With unemployment at a historic high, successful companies still struggle to find employees with the right fit. This clearly shows that there is a disconnect between current skill sets and the job requirement. There is a dislike for mobility by employees which can be attributed to many concerns like family commitments, change of environment amongst others.
This lack of mobility hurts because recruiters struggle to hire the best fit, it delays the turnaround time for recruitment and in some instances, recruiters have had to look at engaging consultants or expatriate for the role. This increases the labour cost and in some cases, cultural differences can be a setback.
To prevent this situation from getting worse, companies should reimagine their recruitment strategy as a pipeline. This talent pipeline, much like a sales pipeline, gets talented prospects identified and interested in the company early so that when the time comes to hire for an open position, qualified candidates have not only already been pre-identified but they are eager to take the role.
Research shows that there aren’t enough qualified workers to fill vacant positions and many of these roles exist in new or developing fields, like data analytics and cybersecurity. For example, IT companies have more jobs open than qualified workers to fill them. Training programs have sprouted to try to correct this imbalance, but companies need these workers faster than today’s training programs can produce them. In occasions where they are even trained, they lack the experience to handle the role effectively.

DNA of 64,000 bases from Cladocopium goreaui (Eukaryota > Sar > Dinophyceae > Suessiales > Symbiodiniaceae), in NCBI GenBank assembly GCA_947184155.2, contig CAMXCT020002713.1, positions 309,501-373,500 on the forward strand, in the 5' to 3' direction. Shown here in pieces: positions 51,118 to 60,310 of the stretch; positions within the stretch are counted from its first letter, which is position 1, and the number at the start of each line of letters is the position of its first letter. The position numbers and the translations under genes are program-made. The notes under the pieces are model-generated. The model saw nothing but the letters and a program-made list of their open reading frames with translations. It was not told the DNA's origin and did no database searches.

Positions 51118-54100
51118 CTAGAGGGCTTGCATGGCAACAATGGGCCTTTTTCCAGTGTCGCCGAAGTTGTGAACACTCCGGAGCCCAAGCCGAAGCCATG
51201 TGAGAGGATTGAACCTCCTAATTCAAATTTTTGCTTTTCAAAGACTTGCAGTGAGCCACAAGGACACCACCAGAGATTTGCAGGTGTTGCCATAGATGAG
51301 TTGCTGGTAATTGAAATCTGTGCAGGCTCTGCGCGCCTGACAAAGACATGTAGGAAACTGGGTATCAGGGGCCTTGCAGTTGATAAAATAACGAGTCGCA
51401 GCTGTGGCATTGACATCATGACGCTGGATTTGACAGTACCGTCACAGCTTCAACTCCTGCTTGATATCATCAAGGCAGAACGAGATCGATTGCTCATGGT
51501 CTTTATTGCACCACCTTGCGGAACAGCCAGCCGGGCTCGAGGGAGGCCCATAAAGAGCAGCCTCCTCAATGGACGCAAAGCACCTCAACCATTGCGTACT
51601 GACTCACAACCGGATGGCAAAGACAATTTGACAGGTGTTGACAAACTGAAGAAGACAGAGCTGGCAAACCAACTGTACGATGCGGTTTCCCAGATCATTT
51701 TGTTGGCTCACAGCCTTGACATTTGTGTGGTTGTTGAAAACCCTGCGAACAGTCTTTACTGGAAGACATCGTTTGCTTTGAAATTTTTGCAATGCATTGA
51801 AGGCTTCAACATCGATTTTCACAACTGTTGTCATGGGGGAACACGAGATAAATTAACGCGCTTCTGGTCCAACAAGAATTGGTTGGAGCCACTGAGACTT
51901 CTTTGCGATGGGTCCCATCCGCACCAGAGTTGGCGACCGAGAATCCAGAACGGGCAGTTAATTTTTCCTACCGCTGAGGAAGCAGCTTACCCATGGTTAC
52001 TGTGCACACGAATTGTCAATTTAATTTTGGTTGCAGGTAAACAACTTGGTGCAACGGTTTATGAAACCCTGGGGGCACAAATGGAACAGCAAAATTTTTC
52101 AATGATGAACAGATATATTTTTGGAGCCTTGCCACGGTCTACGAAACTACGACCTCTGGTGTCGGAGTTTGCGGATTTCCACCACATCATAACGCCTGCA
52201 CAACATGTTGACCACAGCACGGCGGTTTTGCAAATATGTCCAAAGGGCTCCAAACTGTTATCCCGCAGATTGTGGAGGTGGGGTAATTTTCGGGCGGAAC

The issue with training lies in the multidisciplinary nature of these new jobs. Data analysts, for instance, require both advanced software skills and keen business sense. People with that combination of skills are rare, and while those who do possess the necessary training are paid handsomely, there simply aren’t enough of them.
Traditional economic development models rely on the assumption that a talent pipeline consists only of people with credentials. In today’s world of online education, however, learning is not limited to traditional brick-and-mortar locations. Advancements in technology have opened new learning opportunities and have created widespread access to aptitude tests that guide people into optimal career paths based on their innate abilities. By using aptitude-based tools, companies can identify “raw talent” earlier and communicate with those people sooner than ever before.
Modern companies can identify students with the abilities those companies will need in order to compete in the future, roadshows will help identify and train this talent. The business culture can be embedded into them before they join finally after school. Once identified, students can work with companies through apprenticeships, internships and on-the-job learning opportunities to develop the skills they need. Management trainee programs, sponsorship education are possible areas that HR can explore to attract the best talent from the university.